moon As Dr Bhandatkar has already remarked, the word kīrti is probably used here with a double entendre. It signifies that Gôpâla performed some charitable act such as building a temple at the aforementioned places, most of which are holy tîrthas Verse 41 states that Gôpâla resembled Kandarpa (the god of love) in handsome form, and Sūdraka in valour, and that riding a horse he appeared in various places like Revanta. In the next verse (42) Gôpâla requests all people of the mandala (province), whether of his family or not, to protect the kïrtî. The woid kirti here probably refers to the temple where the slab was originally placed.

Verse 43 describes the poet Nârâyana, who apparently composed this inscription, as the author of the kāvya Rāmābhyudaya The inscription was written by Dëdû and engraved by Dhanapati.

This record is not dated ; but Dr Bhandarkar identified the king Gôpâla described in it with the Kānaka Gôpâla, for whom the date 840 of the Kalachuri era (1088-89 A C) is furnished by the Chhapri statue inscription. R B. Hiralal accepted this identification on the ground that both Pendra (with which he identified the village Pëdarâ mentioned in v 40) and Pujâripâli are close to the former Kawaidha State in which the Chhapri inscription is found. Apart from the similarity of names, however, there does not seem to be any valid reason for the identification. The palaeographical evidence detailed above indicates that the present record is somewhat later than the Chhapri inscription. Besides, if we identify the two princes, we shall have to suppose that the country under the direct sway of Gôpâladëva extended from Kawardha in the west to Sarangarh in the east. He must, therefore, have ruled over a more extensive territory than even his Kalachuri overlord whose era is found used in the Chhapri inscription of Gôpâladêva's feudatory Lakshmanarâja ! More definite evidence is needed than mere identity of names to prove the identification of the two princes .

From the Shêormârayan inscription we learn that there was another prince named Gôpâladëva who belonged to a collateral branch of the Kalachuri family. As that inscription, which belongs to the time of his nephew Amanadëva II, is dated in the Kalachuri year 919 (1167-68 A C), Gôpâladëva must have flourished in circa 1150 A. C. This agrees with the date we have fixed above on the evidence of palaeography. The fierce battle in which Gôpâladëva distinguished himself may be the same as that in which his brother Ulhanadeva lost his life as stated in the Shëonnârâyan inscription. As shown already the battle was fought with the Kalachuri king Jayasimha of Tripuri, whose known dates range from K 918 to K 928.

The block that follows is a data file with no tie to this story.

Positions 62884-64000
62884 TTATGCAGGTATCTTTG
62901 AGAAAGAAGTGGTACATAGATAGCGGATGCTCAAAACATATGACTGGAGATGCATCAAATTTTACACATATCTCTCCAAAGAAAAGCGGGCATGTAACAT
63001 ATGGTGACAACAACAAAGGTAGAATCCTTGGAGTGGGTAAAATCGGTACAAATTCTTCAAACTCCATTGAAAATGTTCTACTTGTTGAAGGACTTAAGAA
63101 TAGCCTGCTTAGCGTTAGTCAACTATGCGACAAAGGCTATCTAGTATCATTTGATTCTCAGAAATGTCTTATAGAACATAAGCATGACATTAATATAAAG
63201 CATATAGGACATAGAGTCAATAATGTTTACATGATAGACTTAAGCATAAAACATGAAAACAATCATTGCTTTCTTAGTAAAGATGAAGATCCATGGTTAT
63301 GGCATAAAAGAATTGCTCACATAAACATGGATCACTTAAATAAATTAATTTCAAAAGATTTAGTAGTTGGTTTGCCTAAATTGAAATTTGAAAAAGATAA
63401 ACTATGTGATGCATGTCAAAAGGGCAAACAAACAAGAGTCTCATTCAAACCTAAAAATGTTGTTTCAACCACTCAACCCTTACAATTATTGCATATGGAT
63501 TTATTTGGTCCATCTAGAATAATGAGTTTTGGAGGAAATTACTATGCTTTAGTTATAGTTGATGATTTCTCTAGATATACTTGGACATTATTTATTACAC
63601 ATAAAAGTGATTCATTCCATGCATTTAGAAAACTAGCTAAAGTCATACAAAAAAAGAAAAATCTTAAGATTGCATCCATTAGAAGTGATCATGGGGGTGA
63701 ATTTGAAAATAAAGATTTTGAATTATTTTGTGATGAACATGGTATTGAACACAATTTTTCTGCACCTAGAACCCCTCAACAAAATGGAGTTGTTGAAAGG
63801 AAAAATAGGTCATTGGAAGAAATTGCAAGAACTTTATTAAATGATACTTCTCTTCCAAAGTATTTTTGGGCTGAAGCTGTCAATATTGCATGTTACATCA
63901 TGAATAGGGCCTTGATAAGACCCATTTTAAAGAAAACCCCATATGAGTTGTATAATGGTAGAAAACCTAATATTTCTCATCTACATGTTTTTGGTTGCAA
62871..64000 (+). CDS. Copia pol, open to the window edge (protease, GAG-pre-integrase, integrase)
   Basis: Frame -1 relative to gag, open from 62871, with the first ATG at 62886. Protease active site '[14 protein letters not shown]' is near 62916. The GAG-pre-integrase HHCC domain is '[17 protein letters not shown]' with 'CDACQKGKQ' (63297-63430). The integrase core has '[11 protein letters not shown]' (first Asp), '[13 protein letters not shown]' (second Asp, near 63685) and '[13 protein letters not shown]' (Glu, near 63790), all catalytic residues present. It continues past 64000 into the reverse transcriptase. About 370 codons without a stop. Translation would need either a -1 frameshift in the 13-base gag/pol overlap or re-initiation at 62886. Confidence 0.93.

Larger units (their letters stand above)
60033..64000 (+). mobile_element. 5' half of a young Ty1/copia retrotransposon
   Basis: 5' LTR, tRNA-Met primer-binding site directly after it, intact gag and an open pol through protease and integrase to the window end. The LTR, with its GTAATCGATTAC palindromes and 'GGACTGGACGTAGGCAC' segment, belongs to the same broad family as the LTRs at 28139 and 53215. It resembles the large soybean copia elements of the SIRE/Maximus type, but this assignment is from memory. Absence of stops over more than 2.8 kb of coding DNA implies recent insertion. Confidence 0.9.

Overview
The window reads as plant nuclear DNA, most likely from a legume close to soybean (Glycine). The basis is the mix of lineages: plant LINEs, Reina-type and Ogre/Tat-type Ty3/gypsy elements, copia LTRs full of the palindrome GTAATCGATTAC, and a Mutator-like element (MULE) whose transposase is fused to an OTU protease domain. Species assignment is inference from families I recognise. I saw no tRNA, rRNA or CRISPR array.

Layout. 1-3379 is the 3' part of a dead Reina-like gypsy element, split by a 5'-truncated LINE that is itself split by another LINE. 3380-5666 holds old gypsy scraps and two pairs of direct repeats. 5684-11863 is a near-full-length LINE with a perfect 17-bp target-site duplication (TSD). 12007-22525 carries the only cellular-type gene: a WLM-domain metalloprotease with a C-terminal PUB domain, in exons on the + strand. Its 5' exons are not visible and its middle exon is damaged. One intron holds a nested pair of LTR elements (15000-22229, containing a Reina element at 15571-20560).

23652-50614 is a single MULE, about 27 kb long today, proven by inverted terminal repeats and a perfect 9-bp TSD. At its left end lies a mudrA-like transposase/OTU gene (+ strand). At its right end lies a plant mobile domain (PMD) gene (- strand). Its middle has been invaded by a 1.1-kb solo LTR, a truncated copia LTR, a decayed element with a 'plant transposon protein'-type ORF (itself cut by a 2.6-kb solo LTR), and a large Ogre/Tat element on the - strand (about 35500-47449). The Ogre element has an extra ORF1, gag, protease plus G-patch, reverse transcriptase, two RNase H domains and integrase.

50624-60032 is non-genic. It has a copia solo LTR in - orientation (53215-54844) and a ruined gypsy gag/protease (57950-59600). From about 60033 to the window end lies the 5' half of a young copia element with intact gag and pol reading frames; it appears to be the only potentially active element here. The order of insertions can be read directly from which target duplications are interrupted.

The reference to the Rāmābhyudaya kāvya of Nârâyana, the author of the present inscription, is interesting. There are at least three Sanskrit works of that name known from other references, but only one of them has been published so far. The first of these in chronological order is a play ascribed to Yasovarman, who is probably identical with the homonyms king of Kanauj, the patron of Bhavabhùti. It is cited in the Dhvanyâlôka of Anandavardhana (11th cen A C) and the Dhvanyâlôkalôchana^ of Abhinavagupta (11th century A C ). The Nâtakalakshanamtnûkôsa of Sâgaranandin also cites two verses from

one Râmâbhyudaya which judging from the inttoductory remarks of Sâgaranandin, seems to be a play . It is not known if it is identical with the aforementioned work of Yasovarman. Aufrecht mentions a kâvya named Râmâbhyudaya in 30 cantos, the authorship of which is ascribed to one Vënkatësa whose date is unknown. The third work of this name is a play by Vyâsaśrî-Ràtnadëva, who flourished in the 15th century A C. The work mentioned in the present record seems to be different from all these ; for its author ship is definitely ascribed to Nārāyana. It is doubtful if it could be identified with the Râmâbhyudaya cited in the Nàtakdakshanaratnakûsa , for, as shown above, the latter was probably a nātaka, while the work mentioned here was a kâvya. As shown above, its author Nârâyana seems to have flourished in the 12th, cen A C.

As for the geographical names mentioned in the present insciiption, Kédâra is a well-known tïrtha on the Hjmàlayas, Prayâga is, of course, modem Allahabad, Pushkara is a boly tïrtha still known by this name in Rajputana. Putushôttama may be the well-known Puri in Orissa, Bhimesvara is a well-known tirtha, also called Drākshārāma in the Godavari District of the Madras State. The river; Narmadâ and the holy place Vārānasi are too famous to need identification. R B Hiralal identified Prabhâsa with Pabhôsi near Allahabad, but in the period to which the present inscription belongs, the latter does not seem to have been so famous. Prabhasa is more likely to be the tirtha of that name in Saurashtra. Sauripura (the city of Krishna) may be Dvàrakà in Saurashtra R B, Hiralal's conjecture that Gôpâlapura mentioned here was founded by Gôpâladëva himself is plausible, but his identification of i twith the village Gopalpur near Tewar cannot be upheld, for Gôpâladëva's sway could not have extended so far in the north. It must have been situated not very far from Pujaripali. I would identify at with the Gôpâlpur which has on the right bank of the Mānd river, about 10 miles north-west of Pujaripali. Pedarāgrāma is likely to be Pendri, 8 miles north by east of Sarangarh. The other places cannot be identified.


Reference - http://www.archive.org/stream/corpusinscriptio014674mbp#page/n297/mode/2up

(Verse.1) - Brahma, Vishnu and, Maheshvara
(V.2) - Vārāhī, she herself . ...
(V.3) - The goddess Vaishnavi, holding a conch and a discus and seated on an eagle, was with great devotion worshiped by Gôpâla with flowers and (various kinds of) incense
(V.4) - The goddess, wearing bracelets of serpents (and) [riding] a large bull . .
(V.5) - This is that wise goddess named Trayī who has a (mighty) power on the battlefield. It is indeed she whom you, O Gôpâla of grave temperament, have praised.
This verse and also the second one form the lights in the beginning and the end.
(V.6) - the six-faced one, who wields a pike in her hand and who destroys all sins, has always been praised by Gôpâla
(V.7) - Vārāhi, who utters a terrific cry and who raised the earth with her tusk, has always been praised with devotion by the brave Gôpâla.